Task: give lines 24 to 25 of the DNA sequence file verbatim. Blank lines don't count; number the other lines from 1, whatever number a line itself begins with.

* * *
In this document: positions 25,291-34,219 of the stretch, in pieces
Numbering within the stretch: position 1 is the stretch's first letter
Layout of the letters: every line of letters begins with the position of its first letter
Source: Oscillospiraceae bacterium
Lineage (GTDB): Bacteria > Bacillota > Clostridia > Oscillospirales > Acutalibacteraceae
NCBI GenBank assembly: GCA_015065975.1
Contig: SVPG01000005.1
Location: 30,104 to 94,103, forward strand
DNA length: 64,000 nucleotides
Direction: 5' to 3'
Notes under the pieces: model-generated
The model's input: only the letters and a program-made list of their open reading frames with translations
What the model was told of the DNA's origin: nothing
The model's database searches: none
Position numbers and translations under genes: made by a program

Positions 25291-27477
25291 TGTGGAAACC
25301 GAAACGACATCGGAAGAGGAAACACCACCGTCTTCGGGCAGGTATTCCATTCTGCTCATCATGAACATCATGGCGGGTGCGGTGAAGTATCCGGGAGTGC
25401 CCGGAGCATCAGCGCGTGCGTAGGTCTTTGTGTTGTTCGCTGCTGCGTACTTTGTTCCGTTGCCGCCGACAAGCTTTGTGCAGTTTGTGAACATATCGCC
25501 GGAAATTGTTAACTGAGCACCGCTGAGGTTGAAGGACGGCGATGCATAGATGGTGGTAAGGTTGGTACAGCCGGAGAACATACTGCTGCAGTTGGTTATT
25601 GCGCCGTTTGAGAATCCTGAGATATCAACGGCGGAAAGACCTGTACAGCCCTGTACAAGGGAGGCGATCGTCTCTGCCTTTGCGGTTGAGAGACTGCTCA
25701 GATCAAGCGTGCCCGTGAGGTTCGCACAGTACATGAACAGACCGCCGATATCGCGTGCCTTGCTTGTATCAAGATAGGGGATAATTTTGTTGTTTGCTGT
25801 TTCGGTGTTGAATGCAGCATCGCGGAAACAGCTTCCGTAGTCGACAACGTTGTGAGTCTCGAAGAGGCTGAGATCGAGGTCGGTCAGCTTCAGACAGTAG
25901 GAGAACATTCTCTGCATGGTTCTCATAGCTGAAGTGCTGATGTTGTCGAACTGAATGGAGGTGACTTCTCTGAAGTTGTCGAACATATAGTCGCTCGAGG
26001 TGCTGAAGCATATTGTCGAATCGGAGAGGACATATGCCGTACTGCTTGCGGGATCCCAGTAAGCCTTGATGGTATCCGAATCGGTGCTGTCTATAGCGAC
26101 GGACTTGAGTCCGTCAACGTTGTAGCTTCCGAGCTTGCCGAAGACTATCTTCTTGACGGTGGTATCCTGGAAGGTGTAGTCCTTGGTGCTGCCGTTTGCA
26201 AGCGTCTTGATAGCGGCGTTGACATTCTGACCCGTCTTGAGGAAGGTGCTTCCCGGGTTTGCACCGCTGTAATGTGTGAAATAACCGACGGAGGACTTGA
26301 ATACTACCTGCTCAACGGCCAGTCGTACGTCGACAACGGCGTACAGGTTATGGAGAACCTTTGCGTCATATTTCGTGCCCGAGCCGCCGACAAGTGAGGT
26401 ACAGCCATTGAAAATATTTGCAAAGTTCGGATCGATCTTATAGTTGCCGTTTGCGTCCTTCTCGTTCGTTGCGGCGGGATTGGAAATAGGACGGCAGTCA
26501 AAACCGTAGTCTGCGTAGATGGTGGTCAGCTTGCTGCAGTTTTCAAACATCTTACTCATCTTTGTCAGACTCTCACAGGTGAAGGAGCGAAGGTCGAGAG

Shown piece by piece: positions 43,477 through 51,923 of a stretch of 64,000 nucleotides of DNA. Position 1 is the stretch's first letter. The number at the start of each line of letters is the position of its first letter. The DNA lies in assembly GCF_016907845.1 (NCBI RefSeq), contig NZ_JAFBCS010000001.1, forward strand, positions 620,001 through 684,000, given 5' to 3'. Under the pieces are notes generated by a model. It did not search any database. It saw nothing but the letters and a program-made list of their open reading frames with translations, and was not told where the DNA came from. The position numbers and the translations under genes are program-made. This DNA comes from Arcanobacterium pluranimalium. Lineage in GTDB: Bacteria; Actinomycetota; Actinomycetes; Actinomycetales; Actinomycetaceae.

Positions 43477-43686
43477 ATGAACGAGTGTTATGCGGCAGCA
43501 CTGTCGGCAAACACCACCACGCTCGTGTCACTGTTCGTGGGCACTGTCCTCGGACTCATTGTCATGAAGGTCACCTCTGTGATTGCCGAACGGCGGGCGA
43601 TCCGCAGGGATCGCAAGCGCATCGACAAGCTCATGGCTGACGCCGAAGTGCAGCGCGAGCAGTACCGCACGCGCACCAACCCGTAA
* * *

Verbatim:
25901 GAGAACATTCTCTGCATGGTTCTCATAGCTGAAGTGCTGATGTTGTCGAACTGAATGGAGGTGACTTCTCTGAAGTTGTCGAACATATAGTCGCTCGAGG
26001 TGCTGAAGCATATTGTCGAATCGGAGAGGACATATGCCGTACTGCTTGCGGGATCCCAGTAAGCCTTGATGGTATCCGAATCGGTGCTGTCTATAGCGAC